The cliffs of Cape Point with the first lighthouse on top.

Geology of Cape Point

The geology of Cape Point can be split into three distinct layers:

  1. At the top, above 65 meters, is the Peninsula Formation, which is very similar to the upper layer of Table Mountain. It consists of quartzitic sandstone with occasional shale layers.
  2. From about 15 meters above the sea level the Graafwater Formation starts, consisting of reddish looking sandstone and shale beds. The shale layers are relatively soft and erosion has created deep overhangs and sea caves.
  3. The base is the immensely hard Cape Granite, consisting of molten rock with clearly visible white rectangular crystals, so called feldspar.

Cape of Good Hope

We continued our hike from the car park to Cape of Good Hope. The trail starts next to the ablutions block. Along the way, there is an optional out-and-back extension to Dias beach which we skipped this time. You also pass a third promontory called Cape Maclear on the way to Cape of Good Hope.

A view of Dias Beach from our hike with Cape Point in the background.
Boardwalk towards Cape of Good Hope.
The way to Cape of Good Hope along Dias Beach.

Cape of Good Hope is not so much jutting out into the sea as Cape Point, but the views are still impressive. There are some beautiful red coloured sandstone and shale rocks at this point. After a short break, we descended towards the Cape of Good Hope drive.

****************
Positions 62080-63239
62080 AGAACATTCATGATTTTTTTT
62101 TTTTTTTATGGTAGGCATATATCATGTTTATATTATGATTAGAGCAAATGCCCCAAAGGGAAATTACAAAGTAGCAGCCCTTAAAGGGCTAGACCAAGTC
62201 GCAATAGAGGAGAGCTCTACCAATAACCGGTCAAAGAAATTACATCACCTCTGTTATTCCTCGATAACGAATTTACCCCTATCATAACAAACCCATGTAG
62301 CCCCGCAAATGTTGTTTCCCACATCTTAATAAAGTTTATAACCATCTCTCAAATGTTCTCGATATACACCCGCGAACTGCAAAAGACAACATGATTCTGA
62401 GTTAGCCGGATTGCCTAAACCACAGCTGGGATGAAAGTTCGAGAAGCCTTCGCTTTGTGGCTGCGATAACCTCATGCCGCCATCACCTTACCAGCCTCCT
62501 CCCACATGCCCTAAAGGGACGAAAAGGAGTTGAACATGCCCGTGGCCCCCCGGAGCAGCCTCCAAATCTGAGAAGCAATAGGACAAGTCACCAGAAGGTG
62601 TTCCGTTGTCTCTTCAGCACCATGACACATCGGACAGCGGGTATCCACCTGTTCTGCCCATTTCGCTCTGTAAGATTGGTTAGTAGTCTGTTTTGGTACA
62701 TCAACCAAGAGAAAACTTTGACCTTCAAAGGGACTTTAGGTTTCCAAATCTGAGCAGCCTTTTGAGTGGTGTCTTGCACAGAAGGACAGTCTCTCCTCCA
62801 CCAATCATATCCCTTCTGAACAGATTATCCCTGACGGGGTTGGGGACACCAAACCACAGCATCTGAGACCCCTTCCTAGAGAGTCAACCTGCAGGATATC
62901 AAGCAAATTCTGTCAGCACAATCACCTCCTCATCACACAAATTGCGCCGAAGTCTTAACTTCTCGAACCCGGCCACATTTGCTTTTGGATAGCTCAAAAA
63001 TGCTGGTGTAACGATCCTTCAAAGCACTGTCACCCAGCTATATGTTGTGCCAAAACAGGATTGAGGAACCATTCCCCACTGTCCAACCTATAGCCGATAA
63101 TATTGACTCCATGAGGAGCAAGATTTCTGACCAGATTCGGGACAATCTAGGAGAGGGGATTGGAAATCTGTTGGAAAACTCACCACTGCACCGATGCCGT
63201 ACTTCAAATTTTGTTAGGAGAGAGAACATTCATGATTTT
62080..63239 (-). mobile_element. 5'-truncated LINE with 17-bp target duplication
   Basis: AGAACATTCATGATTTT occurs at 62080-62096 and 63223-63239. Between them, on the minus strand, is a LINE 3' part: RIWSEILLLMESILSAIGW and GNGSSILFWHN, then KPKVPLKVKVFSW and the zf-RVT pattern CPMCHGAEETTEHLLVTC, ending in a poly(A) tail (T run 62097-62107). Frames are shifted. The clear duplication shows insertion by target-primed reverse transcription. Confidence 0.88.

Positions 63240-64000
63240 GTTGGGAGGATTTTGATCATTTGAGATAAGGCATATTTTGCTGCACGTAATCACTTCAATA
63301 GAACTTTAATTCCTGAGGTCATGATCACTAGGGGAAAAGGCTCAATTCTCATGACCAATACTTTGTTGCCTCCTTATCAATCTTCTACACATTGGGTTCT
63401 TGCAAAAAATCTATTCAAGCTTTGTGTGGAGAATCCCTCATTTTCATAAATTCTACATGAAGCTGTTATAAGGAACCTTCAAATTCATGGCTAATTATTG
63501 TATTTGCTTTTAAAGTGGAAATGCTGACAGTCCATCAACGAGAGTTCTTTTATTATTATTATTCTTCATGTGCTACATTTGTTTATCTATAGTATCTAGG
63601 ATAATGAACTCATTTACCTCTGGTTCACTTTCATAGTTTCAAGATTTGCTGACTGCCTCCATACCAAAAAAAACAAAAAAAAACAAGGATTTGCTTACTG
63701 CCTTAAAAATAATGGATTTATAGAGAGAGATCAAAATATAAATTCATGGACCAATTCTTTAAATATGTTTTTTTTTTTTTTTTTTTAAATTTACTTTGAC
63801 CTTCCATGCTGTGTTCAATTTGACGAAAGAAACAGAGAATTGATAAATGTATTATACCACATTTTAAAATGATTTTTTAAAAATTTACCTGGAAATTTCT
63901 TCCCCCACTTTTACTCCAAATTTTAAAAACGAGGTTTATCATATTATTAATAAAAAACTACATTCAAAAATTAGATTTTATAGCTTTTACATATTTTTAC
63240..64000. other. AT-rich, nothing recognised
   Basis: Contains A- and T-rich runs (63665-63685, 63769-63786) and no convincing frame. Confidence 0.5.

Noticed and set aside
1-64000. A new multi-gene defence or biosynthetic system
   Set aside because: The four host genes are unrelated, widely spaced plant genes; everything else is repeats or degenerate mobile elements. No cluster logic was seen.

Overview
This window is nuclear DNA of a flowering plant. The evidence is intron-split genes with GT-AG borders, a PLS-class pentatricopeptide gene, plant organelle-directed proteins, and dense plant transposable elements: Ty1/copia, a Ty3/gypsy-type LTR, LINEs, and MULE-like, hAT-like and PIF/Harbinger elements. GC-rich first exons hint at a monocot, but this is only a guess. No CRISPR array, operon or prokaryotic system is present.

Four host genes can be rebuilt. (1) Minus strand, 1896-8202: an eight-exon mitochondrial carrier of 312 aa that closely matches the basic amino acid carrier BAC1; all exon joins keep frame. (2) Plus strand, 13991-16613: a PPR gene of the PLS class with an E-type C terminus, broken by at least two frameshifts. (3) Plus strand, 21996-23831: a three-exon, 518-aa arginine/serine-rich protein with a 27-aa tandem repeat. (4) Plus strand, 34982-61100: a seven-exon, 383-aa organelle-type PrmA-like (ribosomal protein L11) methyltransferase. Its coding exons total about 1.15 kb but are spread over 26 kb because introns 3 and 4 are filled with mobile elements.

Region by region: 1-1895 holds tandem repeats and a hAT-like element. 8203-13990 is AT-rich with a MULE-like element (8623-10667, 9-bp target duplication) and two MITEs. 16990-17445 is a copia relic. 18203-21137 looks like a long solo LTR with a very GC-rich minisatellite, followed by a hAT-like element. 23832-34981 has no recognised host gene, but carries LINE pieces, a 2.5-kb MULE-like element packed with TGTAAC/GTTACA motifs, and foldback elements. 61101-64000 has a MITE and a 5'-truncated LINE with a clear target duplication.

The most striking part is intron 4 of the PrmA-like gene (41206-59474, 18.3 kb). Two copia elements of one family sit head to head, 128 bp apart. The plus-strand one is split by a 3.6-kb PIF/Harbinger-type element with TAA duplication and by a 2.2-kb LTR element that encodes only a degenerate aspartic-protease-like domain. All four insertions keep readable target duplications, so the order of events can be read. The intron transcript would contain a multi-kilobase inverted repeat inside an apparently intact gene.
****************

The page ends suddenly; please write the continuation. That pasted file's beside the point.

View from Cape of Good hope.
The red rocks of Cape of Good Hope.

Platboom Beach

We walked along the road for a while, observing all the wildlife on the rocky shore, from birds to baboons. When the road heads more right and starts to climb, there is a little path off to the left, heading to Platboom Beach.

Platboom beach on the hike from Cape Point.
Platboom Beach

This stunning beach is surrounded by beautiful fynbos. We had a short break and then made our way up the hill in the direction of Cape Point, through the fynbos and across the road. After a while we met the road leading to Cape Point. Cross this road as well and ascent further along the Rooikrans road. The views back towards the north are very impressive.

Fynbos on Cape Point Peninsula
Beautiful fynbos.
View of Paulsberg and Judas Peak
View towards the north with the impressive Paulsberg and Judas Peak.

After 400 meters, take a path on the right side of the road that takes you further up the hill. The path skirts the right-hand side of the top, which is fenced off. There is an old Second World War radar station on the top.

On the other side of the hill, you look out over both Cape Point and Cape of Good Hope. After we enjoyed this imposing panorama, we descended to the car park and made our way to the second hike for the day.

Why not check out our nearby afternoon hike up Kanonkop, or other activities at Cape Point in our guide.

A view of Cape Point from a distance.
Near the end of the hike with Cape Point in the distance.